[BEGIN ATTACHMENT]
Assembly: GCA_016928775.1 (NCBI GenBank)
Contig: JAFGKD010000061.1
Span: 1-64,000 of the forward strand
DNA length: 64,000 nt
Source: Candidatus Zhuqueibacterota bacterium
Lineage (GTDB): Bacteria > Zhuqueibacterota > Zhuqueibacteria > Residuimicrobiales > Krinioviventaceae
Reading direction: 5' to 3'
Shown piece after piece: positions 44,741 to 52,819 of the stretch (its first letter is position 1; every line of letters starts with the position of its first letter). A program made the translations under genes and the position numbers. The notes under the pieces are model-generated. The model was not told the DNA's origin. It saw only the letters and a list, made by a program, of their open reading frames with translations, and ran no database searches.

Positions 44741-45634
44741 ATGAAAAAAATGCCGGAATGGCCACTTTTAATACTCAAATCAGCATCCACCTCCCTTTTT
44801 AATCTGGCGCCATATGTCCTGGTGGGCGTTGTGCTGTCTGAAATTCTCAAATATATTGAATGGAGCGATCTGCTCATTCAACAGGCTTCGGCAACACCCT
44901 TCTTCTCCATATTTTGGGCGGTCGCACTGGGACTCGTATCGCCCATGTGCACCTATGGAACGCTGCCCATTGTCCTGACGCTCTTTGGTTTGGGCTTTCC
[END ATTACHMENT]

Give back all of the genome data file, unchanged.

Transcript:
Assembly: GCA_016928775.1 (NCBI GenBank)
Contig: JAFGKD010000061.1
Span: 1-64,000 of the forward strand
DNA length: 64,000 nt
Source: Candidatus Zhuqueibacterota bacterium
Lineage (GTDB): Bacteria > Zhuqueibacterota > Zhuqueibacteria > Residuimicrobiales > Krinioviventaceae
Reading direction: 5' to 3'
Shown piece after piece: positions 44,741 to 52,819 of the stretch (its first letter is position 1; every line of letters starts with the position of its first letter). A program made the translations under genes and the position numbers. The notes under the pieces are model-generated. The model was not told the DNA's origin. It saw only the letters and a list, made by a program, of their open reading frames with translations, and ran no database searches.

Positions 44741-45634
44741 ATGAAAAAAATGCCGGAATGGCCACTTTTAATACTCAAATCAGCATCCACCTCCCTTTTT
44801 AATCTGGCGCCATATGTCCTGGTGGGCGTTGTGCTGTCTGAAATTCTCAAATATATTGAATGGAGCGATCTGCTCATTCAACAGGCTTCGGCAACACCCT
44901 TCTTCTCCATATTTTGGGCGGTCGCACTGGGACTCGTATCGCCCATGTGCACCTATGGAACGCTGCCCATTGTCCTGACGCTCTTTGGTTTGGGCTTTCC